• When people equate criticism of Israel with anti-semitism I think it sets a dangerous precedent and I want to remind them that bigotry can also involve stereotyping people in a “positive” way.
  • I’m tired of people ignoring the grand jury bullshit my friends are facing. I’m shocked and appalled that people are not shocked and appalled that anti-war activists who have committed no crime are being threatened with prison sentences.
  • I have doubts about whether my friends will be there for me if I need them and this is what I think about while I lie awake at night and cry.
  • I’m terrified of saying the “wrong thing” (whatever that is) so I often just don’t talk.
  • I hate being left out of things, but I pretend like I don’t care because it makes me feel vulnerable and insecure and I hate those feelings.
  • Sometimes I’m wrong and sometimes I change my mind and I know now that that is ok.

I could share a lot more, but there’s a start. The next step conceivably is to be honest in person, but I would be lying if I thought that was going to happen over night. It takes practice so bear with me. If my voice shakes, it’s not that I’m afraid of you, it’s the little girl. She just needs some reassurance.

Ideally, I wouldn’t share this. I would just make changes and practice daily, but I need a public proclamation to remind me to keep trying. So I’m going to post this before I think about it too much.

In the comments, please feel free to share what you do to maintain your integrity.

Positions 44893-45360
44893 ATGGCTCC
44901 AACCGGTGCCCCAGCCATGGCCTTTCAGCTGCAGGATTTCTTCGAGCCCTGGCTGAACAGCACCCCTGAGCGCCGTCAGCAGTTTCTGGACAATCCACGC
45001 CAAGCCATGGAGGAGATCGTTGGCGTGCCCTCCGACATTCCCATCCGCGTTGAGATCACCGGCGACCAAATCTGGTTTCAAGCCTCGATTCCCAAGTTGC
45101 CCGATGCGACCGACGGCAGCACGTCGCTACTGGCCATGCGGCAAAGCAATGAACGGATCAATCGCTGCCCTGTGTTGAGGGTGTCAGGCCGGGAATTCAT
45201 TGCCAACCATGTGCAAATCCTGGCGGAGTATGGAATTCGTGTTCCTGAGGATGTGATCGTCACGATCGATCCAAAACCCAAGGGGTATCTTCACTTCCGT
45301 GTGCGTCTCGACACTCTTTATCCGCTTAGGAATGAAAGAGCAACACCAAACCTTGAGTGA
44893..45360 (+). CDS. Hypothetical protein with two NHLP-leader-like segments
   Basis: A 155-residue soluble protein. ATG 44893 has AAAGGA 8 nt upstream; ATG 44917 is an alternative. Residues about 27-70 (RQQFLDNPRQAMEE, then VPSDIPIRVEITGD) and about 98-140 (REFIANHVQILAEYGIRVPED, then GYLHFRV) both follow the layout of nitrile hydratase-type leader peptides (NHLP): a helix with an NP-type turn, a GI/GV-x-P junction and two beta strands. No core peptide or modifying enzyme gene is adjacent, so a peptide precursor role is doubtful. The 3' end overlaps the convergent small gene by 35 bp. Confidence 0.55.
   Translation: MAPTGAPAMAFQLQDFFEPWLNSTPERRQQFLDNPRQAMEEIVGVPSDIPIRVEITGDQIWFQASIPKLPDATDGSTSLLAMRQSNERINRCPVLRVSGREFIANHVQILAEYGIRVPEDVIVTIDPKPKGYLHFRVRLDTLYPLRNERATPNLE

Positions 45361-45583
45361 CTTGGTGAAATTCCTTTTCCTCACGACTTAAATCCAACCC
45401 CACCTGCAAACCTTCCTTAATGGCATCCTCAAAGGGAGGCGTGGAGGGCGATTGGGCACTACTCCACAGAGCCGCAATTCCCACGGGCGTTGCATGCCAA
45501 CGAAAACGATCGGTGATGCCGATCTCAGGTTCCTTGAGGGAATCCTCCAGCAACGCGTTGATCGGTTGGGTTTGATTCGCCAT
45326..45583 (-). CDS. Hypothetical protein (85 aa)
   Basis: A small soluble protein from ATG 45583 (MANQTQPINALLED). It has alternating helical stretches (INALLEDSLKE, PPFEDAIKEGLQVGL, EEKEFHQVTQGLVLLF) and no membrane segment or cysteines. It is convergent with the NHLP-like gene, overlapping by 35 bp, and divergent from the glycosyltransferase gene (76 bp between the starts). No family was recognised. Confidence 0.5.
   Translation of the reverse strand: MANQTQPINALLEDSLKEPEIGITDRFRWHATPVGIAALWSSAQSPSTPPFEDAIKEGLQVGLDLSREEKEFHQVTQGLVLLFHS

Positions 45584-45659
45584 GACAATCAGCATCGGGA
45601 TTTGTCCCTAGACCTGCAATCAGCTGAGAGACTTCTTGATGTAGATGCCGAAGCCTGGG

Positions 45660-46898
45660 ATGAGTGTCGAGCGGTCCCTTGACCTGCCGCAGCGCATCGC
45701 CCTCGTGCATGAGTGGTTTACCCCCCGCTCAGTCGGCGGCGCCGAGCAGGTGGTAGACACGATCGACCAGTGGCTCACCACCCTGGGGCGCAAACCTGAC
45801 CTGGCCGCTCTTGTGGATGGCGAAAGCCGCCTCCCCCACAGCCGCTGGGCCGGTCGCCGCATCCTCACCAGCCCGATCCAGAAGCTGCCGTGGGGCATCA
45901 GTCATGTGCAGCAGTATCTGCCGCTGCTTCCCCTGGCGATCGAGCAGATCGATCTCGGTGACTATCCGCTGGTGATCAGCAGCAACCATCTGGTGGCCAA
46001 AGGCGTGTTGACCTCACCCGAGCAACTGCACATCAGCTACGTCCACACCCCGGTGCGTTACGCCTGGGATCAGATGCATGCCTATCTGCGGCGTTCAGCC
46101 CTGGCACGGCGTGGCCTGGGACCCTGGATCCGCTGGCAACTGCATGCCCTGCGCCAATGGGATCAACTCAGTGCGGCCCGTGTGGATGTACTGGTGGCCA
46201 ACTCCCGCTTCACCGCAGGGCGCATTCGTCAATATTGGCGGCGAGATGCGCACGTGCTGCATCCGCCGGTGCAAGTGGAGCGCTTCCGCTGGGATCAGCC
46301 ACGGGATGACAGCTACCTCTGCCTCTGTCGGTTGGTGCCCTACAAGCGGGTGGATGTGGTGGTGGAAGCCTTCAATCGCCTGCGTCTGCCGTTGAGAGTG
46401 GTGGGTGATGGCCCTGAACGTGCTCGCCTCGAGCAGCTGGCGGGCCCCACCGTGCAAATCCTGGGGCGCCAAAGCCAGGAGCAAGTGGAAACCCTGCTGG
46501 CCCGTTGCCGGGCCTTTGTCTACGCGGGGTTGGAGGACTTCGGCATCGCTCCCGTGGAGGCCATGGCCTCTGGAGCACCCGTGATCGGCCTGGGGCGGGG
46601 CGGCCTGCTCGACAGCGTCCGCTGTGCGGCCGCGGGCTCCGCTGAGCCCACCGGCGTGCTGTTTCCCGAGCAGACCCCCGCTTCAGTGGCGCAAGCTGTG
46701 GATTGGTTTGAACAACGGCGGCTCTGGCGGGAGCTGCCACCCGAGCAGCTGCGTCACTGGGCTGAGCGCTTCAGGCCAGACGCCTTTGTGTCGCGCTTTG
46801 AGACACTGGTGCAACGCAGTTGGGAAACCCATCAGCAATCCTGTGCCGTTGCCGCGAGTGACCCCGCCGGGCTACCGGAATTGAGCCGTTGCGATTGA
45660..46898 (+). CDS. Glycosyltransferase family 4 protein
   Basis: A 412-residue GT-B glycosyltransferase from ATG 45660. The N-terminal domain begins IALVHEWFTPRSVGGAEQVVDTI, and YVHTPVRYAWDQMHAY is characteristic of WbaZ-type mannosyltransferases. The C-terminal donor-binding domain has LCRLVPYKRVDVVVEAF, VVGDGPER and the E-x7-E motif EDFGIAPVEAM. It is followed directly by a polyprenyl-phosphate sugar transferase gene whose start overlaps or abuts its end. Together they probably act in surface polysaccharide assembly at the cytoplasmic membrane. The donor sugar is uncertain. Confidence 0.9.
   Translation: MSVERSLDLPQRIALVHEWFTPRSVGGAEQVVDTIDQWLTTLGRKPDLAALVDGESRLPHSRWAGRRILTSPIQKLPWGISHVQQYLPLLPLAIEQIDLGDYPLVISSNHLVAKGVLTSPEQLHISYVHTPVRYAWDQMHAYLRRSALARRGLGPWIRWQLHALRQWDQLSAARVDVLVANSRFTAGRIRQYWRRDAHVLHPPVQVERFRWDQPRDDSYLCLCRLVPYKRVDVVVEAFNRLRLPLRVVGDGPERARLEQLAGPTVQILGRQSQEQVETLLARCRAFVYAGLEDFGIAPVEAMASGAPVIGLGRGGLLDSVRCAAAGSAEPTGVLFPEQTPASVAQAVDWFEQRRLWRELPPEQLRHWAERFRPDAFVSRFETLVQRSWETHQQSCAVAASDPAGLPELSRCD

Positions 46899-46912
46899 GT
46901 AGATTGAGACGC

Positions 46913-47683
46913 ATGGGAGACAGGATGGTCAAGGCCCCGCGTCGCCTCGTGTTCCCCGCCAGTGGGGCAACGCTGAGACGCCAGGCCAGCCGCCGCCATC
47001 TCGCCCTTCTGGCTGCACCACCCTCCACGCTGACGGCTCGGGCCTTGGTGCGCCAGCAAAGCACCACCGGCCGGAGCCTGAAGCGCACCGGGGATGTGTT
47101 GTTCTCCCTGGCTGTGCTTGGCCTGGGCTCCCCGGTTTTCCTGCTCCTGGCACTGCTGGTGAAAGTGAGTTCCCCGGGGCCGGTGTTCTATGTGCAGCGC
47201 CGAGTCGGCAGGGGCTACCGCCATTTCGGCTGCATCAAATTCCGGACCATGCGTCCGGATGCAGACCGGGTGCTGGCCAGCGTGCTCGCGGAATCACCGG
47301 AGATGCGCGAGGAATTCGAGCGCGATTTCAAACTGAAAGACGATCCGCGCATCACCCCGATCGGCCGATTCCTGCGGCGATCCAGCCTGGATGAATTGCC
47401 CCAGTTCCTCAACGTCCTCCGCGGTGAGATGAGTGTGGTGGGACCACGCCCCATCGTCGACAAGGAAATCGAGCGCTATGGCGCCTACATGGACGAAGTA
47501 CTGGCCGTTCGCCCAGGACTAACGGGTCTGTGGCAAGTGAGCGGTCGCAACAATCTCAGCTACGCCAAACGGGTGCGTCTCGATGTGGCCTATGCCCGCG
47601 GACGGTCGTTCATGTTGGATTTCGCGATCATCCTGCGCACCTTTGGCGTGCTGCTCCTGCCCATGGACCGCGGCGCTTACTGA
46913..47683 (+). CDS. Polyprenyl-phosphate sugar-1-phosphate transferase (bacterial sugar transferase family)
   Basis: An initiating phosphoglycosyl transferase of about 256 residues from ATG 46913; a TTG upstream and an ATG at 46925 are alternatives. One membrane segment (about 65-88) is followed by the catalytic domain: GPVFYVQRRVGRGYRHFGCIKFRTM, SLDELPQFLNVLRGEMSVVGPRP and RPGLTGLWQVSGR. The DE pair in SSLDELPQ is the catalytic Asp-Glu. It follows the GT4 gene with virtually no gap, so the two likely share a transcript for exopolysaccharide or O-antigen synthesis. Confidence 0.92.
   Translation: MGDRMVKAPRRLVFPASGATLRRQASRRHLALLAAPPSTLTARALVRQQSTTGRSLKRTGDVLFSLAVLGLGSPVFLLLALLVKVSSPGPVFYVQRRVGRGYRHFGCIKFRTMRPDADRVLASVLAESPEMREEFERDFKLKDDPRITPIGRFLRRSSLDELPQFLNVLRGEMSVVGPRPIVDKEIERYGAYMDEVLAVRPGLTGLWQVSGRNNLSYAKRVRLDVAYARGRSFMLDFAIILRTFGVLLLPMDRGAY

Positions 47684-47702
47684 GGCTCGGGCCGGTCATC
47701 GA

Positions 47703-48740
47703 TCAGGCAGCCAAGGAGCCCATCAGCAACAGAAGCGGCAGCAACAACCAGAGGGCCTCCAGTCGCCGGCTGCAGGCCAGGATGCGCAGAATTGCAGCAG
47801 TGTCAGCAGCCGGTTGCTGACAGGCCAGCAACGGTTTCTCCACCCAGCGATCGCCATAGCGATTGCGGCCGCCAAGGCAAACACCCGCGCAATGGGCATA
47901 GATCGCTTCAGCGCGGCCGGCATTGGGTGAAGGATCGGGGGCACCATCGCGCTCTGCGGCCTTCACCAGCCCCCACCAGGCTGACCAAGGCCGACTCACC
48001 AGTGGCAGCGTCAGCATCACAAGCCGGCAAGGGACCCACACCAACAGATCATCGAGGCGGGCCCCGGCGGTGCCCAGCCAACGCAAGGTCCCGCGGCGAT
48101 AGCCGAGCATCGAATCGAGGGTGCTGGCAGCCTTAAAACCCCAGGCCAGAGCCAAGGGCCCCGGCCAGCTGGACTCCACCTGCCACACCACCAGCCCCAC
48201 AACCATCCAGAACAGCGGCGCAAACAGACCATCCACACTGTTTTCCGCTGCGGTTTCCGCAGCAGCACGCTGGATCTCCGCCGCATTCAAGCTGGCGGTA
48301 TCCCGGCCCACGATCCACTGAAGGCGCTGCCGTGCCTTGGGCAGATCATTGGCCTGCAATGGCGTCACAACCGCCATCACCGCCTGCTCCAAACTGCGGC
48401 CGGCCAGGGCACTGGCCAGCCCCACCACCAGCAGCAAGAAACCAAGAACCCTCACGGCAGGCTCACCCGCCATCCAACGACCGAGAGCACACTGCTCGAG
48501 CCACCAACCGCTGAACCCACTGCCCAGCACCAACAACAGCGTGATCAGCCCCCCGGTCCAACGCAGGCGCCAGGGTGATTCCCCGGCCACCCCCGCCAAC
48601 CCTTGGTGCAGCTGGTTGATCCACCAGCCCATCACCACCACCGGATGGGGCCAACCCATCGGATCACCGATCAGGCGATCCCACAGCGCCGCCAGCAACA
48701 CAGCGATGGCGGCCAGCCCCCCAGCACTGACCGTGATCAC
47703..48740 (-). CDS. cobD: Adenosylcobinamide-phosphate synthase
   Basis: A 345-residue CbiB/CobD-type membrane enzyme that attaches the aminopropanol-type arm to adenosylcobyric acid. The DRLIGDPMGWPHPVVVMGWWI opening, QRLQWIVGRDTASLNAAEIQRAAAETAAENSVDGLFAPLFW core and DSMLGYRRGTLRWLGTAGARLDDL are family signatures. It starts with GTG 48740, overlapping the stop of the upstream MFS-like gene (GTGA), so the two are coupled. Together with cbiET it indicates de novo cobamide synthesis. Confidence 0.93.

Advertisements

4 thoughts on “Friendship: Quality over Quantity

  1. Well said, Katie! Putting yourself out there like that takes a lot of courage—good for you. I came to a similar quality-vs-quantity decision a couple years back, and I haven’t regretted it. I still enjoy the good folks I see only occasionally, but I prioritize the investment I make in a few, close friends whose floors I know I could crash on if I had the need. I think it’s a personal thing; other people thrive more on big rooms full of more casual acquaintances. Btw, maybe you’re libertarian (the compassionate, socially engaged sort, not the Unabomber sort).

  2. Your post resonates with me. So very, very much… for so many, many reasons. Feels like I could have written it m’self. I’ve often struggled with “Fairweather Friendships”, and it’s something that bothers me deeply. I’m loyal to a fault, and it’s cost me my sanity a number of times. I refuse to let the bad experiences stop me from stepping up, but like you, there are many times when I wonder, late at night, if anyone cares enough to do the same. Then I remind myself that it doesn’t entirely matter, in the end…

    All this said, just know that from this end, you have a soft place to land. We don’t know each other well, or in depth, but these things are inconsequential to me: you’re in that big circle of friends, here, and I know kind souls when I see them. Just say the word, are the “Llamas” are there.